Info is Info, good or bad.
If people can die from bad info, then it's also true that good info can kill them.
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Not exactly. But it's no surprise to me to discover that subtle distinctions are lost upon you.

Possibly not.

No, Matt, I told him to re-check his connections. He doesn't have "a 220v line to a spa" - the spa isn't hooked up yet. He has a 220v line to nothing, and he wired it wrong somewhere.

Not particularly, given that he's *already*doing* the wiring. Nothing I can say will change that.
Proving once again that Matt can't tell the difference between good advice and bad...
-- Regards, Doug Miller (alphageek at milmac dot com)
Nobody ever left footprints in the sands of time by sitting on his butt. And who wants to leave buttprints in the sands of time?
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Well, it's obviously something wrong. Might want to get a second opinion (in person, someone familiar with electric). Before you go too much further.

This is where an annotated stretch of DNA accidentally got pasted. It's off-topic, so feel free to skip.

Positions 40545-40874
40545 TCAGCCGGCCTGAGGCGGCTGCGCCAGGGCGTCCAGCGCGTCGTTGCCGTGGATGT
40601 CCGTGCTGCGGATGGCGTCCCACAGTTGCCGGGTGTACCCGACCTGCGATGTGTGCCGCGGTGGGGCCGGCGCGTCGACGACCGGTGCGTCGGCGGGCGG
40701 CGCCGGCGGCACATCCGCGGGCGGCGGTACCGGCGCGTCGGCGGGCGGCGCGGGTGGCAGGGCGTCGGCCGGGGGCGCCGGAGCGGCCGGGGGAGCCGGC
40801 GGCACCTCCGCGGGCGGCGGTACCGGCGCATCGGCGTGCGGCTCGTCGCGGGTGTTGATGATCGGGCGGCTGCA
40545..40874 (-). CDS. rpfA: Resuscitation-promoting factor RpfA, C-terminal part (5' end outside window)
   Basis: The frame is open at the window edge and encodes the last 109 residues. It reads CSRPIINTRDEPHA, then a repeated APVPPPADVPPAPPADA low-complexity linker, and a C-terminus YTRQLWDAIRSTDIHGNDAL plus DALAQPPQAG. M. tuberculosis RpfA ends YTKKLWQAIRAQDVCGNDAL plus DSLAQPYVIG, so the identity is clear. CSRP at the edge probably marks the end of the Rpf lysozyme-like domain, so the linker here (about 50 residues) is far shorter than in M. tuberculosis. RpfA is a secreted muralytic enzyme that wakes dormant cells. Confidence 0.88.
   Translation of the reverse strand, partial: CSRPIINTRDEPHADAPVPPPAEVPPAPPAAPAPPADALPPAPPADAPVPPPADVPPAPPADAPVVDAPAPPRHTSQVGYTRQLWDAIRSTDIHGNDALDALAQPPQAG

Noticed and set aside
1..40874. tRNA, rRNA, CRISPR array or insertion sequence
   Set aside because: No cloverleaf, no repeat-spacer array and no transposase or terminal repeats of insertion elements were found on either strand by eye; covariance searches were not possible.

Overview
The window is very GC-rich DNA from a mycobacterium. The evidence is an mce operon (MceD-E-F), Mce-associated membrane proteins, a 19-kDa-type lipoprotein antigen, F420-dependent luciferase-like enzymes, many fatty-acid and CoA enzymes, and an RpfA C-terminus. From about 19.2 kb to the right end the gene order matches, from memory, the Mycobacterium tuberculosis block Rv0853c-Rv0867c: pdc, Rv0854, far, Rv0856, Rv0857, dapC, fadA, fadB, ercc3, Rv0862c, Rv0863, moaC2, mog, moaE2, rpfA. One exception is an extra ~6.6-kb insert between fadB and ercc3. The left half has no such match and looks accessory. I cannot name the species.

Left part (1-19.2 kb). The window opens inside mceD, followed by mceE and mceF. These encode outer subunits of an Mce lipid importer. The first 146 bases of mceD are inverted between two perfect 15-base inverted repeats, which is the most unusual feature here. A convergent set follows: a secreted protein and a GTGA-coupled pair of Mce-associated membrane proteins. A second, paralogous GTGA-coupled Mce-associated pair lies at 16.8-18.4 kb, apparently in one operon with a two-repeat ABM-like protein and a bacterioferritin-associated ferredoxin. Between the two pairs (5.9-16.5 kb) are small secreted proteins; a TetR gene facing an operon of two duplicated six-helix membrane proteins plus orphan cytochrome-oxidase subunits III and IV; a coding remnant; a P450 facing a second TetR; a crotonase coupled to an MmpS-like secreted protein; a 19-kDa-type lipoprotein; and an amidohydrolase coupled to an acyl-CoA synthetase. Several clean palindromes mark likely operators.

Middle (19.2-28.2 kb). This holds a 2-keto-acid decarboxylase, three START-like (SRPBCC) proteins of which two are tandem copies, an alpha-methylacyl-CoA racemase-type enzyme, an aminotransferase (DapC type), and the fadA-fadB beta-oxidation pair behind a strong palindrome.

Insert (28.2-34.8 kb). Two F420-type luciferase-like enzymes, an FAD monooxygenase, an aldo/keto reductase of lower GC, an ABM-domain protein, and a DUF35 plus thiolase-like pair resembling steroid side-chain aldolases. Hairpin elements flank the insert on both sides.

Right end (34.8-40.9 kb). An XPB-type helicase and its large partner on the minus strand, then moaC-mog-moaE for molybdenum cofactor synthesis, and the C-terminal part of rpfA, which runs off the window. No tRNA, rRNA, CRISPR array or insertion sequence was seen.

--

Christopher A. Young
Learn more about Jesus
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Perhaps the disconnect itself is fauly and creating a direct short when thrown on? Turn off at breaker disconnect wiring from disconnect and do a continuity check across both legs off disconnect.

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Divide and Conquer!
Disconnect (completely) the 'disconnect box' from the box with the 50A GFCI breaker, then see what happens when you close the 50A GFCI breaker. That'll at least tell you where your trouble is...
rob
On 2 May 2005 15:54:19 -0700, snipped-for-privacy@gmail.com wrote:

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If you are not a qualified licensed electrician you are making a big mistake trying to wire up your hot tub.
You could hook up something incorrectly and wind up DEAD!
This is no "do-it-yourself" job for an amateur.
For example, did you connect the grounding bar in the GFI breaker to the proper place?